What Are Patient Safety Indicators?
The federal Agency for Healthcare Research and Quality (AHRQ) is in charge of improving the safety and quality of health care. They research aspects of the nation’s healthcare delivery system and look for ways to improve the quality of care and outcomes. They have improved healthcare access in rural and underserved communities, created tools to rework hospital discharge processes, and helped train healthcare professionals to put research results into action.
To help collect data on patient safety, the AHRQ developed a list of patient safety indicators (PSIs). The 26 PSIs provide ways to measure specific safety-related incidents that occur in hospitals following procedures like operations or childbirth. They help hospitals identify problem areas that can then be addressed.
With free software provided by AHRQ, hospitals, and clinics can analyze their discharge data using the PSIs to identify and improve problem areas. Some of the most common indicators used are patient deaths, infection rates, accidental laceration rates, and other medical errors.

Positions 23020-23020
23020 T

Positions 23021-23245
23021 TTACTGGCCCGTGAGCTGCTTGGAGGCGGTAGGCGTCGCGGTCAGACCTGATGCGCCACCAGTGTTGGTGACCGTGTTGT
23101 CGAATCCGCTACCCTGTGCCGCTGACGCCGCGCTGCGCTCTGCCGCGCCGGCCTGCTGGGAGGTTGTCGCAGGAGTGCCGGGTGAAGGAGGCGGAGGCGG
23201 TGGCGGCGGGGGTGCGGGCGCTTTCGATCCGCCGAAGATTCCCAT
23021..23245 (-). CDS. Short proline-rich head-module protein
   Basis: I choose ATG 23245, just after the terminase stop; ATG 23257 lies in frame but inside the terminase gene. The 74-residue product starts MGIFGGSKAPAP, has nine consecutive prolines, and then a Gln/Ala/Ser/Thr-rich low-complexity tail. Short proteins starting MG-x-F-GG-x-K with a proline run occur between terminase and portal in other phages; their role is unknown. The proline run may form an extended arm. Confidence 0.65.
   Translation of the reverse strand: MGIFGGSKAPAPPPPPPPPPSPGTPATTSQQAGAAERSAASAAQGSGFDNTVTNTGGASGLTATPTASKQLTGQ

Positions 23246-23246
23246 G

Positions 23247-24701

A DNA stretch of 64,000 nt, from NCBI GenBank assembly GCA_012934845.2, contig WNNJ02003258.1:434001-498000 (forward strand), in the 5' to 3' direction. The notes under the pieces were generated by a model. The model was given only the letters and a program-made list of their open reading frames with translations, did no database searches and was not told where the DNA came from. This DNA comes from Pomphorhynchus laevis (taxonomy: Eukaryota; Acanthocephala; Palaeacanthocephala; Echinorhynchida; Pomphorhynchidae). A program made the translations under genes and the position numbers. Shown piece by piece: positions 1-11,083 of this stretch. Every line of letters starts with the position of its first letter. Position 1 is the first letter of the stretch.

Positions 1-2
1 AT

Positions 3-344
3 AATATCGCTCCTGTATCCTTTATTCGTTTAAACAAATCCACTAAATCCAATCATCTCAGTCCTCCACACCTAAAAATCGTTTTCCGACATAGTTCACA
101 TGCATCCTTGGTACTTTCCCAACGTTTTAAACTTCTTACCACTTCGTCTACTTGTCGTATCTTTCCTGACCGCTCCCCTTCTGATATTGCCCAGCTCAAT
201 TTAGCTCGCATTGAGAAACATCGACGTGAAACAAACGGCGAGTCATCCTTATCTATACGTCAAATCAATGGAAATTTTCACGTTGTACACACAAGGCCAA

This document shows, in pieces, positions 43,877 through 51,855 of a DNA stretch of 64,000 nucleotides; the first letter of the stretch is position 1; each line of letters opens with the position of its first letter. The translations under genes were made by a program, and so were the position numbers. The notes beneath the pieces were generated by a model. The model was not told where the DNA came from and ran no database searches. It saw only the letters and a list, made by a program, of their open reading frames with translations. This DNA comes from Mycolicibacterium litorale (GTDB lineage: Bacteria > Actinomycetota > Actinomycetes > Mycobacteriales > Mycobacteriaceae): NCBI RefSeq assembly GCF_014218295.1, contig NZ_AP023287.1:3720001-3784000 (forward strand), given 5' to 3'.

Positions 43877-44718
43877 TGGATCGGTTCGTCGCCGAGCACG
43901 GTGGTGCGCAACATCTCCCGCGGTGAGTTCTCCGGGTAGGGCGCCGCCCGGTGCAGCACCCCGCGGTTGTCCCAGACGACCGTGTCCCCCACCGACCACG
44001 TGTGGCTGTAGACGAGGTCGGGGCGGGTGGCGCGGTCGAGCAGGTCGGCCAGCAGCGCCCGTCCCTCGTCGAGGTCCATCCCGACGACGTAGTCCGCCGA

PSIs give hospital management the data to know where they are doing well and where they could improve. This enables them to make decisions about policy changes for their facilities based on real data.
History of Patient Safety Indicators
In 1999, the Institute of Medicine reported that as many as 98,000 patients died from preventable medical errors in U.S. hospitals each year. After the report was published, it did not take long for Congress to pass a law requiring the AHRQ to monitor and release reports on the quality of patient care across the United States.